I wonder what would happen if we responded based upon the nature of God and not upon our present circumstance? What if the response was in consideration of our relationship to the Father and not to our environment? I know we praise Him when the report is good, but what if we praised Him because He is Good? I know we give when we have plenty, but I wonder if we would give because He is Faithful? I know we worship when there is Joy, but I am hoping we will worship because of Who He is.

While I cannot offer an answer to all of life’s dilemmas, the Bible commands me that in everything I am to give thanks.

Pastor Jeffrey Harpole

Thumbs Up!

Thumbs Up! Isn’t it great to be validated by other people? What a wonderful feeling to have a “thumbs up” attached to our posts, pictures, and shared thoughts. In fact, the more “Likes” must mean we are doing good. Right? It is said that everything is defensible if enough people say so and everything is appropriate, cogent, and credible if the vast majority of replies send their affirmative emoji. Who could argue with a thousand thumbs!

Peter and John thought otherwise. After being rebuked; put in prison; held until the next day; openly forbidden to preach in the name of Jesus; and finally declared as the minority, Peter and John said, Acts 4:19 “Whether it be right in the sight of God to hearken unto you more than unto God, judge ye.” No Thumbs Up. No “Likes.” No majority in favor of what they were doing or how they were doing it. Peter and John clearly were a couple of isolated preachers with no support or backing. But then again, Truth does not need a majority in order to be Truth. Right will always be Right even if the whole world gives it a “Thumbs Down.” Righteousness is not contingent upon the opinion of so-called spiritual people or the ungodly. Holiness is not subjective.

The current problem is that believers are being influenced, often discouraged, by the lack of support among friends, families, and co-workers. Moreover, because the doctrine of Jesus Christ and His name is frowned upon, we think that it would be better to “hearken unto men” rather than be a light in a dark world.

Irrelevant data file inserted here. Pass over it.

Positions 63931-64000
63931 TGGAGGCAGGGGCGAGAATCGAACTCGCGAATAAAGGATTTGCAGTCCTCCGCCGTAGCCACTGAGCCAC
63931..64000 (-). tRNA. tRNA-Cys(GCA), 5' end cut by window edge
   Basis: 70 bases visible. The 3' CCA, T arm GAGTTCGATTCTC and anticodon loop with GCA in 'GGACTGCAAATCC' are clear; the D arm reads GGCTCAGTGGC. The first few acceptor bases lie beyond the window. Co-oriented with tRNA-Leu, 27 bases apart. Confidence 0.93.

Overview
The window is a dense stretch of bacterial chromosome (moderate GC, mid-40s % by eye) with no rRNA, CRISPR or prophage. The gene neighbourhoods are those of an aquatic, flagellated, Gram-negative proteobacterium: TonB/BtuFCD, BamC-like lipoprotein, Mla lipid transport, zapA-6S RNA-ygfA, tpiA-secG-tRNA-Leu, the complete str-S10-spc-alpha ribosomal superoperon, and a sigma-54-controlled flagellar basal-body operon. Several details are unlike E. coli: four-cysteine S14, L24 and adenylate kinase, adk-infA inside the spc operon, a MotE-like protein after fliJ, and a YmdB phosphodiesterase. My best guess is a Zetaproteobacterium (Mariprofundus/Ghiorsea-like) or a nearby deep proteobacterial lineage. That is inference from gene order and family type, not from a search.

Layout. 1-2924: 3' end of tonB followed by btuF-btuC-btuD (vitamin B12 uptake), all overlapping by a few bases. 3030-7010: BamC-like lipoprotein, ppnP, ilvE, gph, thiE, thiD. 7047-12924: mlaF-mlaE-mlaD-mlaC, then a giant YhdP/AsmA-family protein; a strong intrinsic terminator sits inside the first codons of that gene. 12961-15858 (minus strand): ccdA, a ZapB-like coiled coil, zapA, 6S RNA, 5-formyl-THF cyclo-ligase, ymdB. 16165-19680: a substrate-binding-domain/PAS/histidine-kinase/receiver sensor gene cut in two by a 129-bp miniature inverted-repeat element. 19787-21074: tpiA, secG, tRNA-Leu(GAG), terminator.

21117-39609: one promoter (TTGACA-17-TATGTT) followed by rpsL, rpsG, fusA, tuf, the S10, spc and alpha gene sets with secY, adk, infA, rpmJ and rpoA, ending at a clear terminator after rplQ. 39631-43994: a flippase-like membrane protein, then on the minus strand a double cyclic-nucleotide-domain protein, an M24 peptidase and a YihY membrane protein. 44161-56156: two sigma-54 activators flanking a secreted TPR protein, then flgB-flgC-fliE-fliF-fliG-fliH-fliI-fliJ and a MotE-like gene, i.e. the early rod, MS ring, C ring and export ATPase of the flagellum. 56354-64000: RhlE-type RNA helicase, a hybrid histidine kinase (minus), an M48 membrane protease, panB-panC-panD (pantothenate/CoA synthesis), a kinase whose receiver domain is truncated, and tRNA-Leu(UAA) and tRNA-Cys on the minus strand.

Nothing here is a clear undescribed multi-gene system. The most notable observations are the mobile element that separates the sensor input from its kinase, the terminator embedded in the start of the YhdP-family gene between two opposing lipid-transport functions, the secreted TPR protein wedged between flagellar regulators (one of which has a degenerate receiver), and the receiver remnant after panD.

Therefore, while perversions, cuss words, false concepts, and sexual clothing are all given the “Like” button, devotion to a godly lifestyle is deemed judgmental. While individualism is promoted among Christians, church attendance multiple times per week is not. Even sex out of wedlock is considered a “rite of passage” by a majority of professing Christians. The clear data shows this as the prevailing thought. Surely, we have entered a time of great distortion.

I rise to say that we must not equate the support of people with God’s approval. Nor must we think that Truth need be accepted by the majority for it to have validity. Jeremiah was alone in his ministry as were many of the prophets of God. Joshua and Caleb were outvoted 10 to 2, which resulted in a 40 year detour. So remember, regardless of how many “Thumbs Up” you have, it won’t mean anything when it stands before the Lord.

Pastor Jeffrey Harpole

…. lack of vision ….

The famed preacher declared the effects of a lack of vision. He wrote that without a vision the people perish. Those words inspired a thousand sermons and lessons alike. The vision message entailed the future; a plan for the body; and a destination to reach. Many purport that all healthy organizations hinge on “visionary leadership.” Business models speak of early adopters and the bell-curve of rejection. All of it coming from the inception of the vision.

Today, the message seems caught in a spiral of motivational speeches and well-intended strategies. Something is missing. We find it in David’s reply to his eldest brother, Eliab.

Goliath has challenged the armies of Israel while the men huddle in fear. Goliath’s 9ft frame could not be missed. King Saul has set forth the vision: Kill the giant and become a hero. There is no question what the plan entails. No one is confused as to the mission that lies ahead. They all know what has to be done. Nevertheless, when David asked about the details, Eliab accused him of having the wrong motive, “I know thy pride…” to which David asked, “Is there not a Cause?”

The vision was set. The plan was in order. Israel’s mighty men knew what lay before them. They could rehearse the rewards that would be bestowed upon the man who defeated the giant. However, David asked the question that facilitated the vision. Come to find out, the Vision was supported by the Cause. The Cause is the reason we pursue the Vision. The Cause is that driving force of conviction that makes the Vision a reality. In David’s case, it was to preserve the name of the Lord and the people of God.

The Vision has been set by Jesus Christ Himself. He would that all be saved and come to the knowledge of the truth. His Gospel is to be preached in all the world. We know this because it is written.

What we struggle with is the Cause. Moreover, we struggle because we forget that the Cause is not just What we do, but it is Who we are. It must become us and consume us until we are saturated with Kingdom work.

So I submit to you the Cause:

Be-Cause there is a Heaven and Hell and souls are on the line.
Be-Cause our city, friends, and family need to be saved.
Be-Cause our future lies in the balance of a sold-out body of believers.
Be-Cause unity is the key to a major Acts 2 revival.

Pastor Jeffrey Harpole